American News Sep 18, 2020 3:23 PM EST

Progressive news outlet runs rioter's false doxxing accusation against Andy Ngo without verifying with police

Portland paper Willamette Week published a article Wednesday on Andy Ngo, conflating his coverage of violent rioters with inciting violence upon them. Now a woman's central claim in the article is falling apart.

Progressive news outlet runs rioter's false doxxing accusation against Andy Ngo without verifying with police
Mia Cathell The Post Millennial
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Portland paper Willamette Week published an article Wednesday on Andy Ngo, conflating his coverage of violent rioters with inciting violence upon them. One of the quoted subjects still maintains the claim that a man appeared at her mother's door with gun in-hand because of "Ngo's robust social media presence," but Portland police records found no evidence of a 911 call despite the news outlet's reporting.

30-year-old Black Lives Matter activist Ragina Joe-Marie Gray was charged with disorderly conduct in the second degree, resisting arrest, and interfering with an officer at an Aug. 7 riot when Antifa militants attacked the Portland Police east precinct. She was quickly bailed out.

Ngo, The Post Millennial's editor-at-large, then posted Gray's mugshot and linked her booking information, which are public records archived from the Multnomah County Sheriff's Office. Ngo noted that Gray is "frequently photographed with kids at protests and rants about white terrorism."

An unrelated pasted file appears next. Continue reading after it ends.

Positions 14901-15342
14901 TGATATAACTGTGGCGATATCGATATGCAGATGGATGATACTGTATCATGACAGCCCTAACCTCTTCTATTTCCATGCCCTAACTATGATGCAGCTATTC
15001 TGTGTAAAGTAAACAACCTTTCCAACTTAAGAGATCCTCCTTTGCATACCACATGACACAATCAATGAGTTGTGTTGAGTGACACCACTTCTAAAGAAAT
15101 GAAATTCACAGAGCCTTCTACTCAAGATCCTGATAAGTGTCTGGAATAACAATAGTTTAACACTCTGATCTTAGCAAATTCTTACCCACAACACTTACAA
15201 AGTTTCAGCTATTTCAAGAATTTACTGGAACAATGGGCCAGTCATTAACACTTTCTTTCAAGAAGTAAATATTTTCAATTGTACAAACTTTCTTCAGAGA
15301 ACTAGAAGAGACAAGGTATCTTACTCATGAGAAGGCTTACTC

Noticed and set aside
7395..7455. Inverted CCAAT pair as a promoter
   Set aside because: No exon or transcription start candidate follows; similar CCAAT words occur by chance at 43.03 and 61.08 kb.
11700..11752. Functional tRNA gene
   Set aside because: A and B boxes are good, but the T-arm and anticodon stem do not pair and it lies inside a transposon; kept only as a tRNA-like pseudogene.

Almost two weeks later on Aug. 19, a man allegedly appeared on the doorstep of Gray's mother's eastside home.

"He was sweaty and nervous looking, and he asked for Ragina by name," Gray's mom, Lucinda Fisher, told WW. "He mentioned [Gray's] son, and I noticed he had a gun in his hand."

The article's preface then reported that Fisher "slammed the door and called the police."

Gray had tweeted screenshotted text exchanges with her mother matching the timeline of the face-off at her residence.

Ngo initially questioned the author of the piece, Sophie Peel, and if she ethically verified the incident before publishing.

"How did reporter @sophiegreenleaf verify the claim that an armed man showed up to Ragina Gray's family home after her booking photo was published? The story says her mother, Lucinda Fisher, immediately called police," Ngo tweeted on Wednesday.

The publication even admitted that "Gray has no direct evidence that Ngo's robust social media presence is the reason an armed man arrived at her mom's house."

Based on police records searching for the accusers' names and the dates of the altercation, no filed cases surfaced, a public information officer wrote to Ngo in an email.

Then Ngo directly contacted Peel with the discovery, informing her that authorities found no record of a police report nor a documented call in the computer-aided dispatch service.

"After you independently verify this, will you be submitting an update to your report?" Ngo volleyed.

Peel asked Ngo to forward his inquiry to her news editor, Aaron Mesh. Ngo noted that he even verified that Fisher's address is within the Portland Police Bureau's jurisdiction to ensure the alleged call was not sent to another department. A spokesperson for the Bureau of Emergency Communications also could not find any corroborating evidence.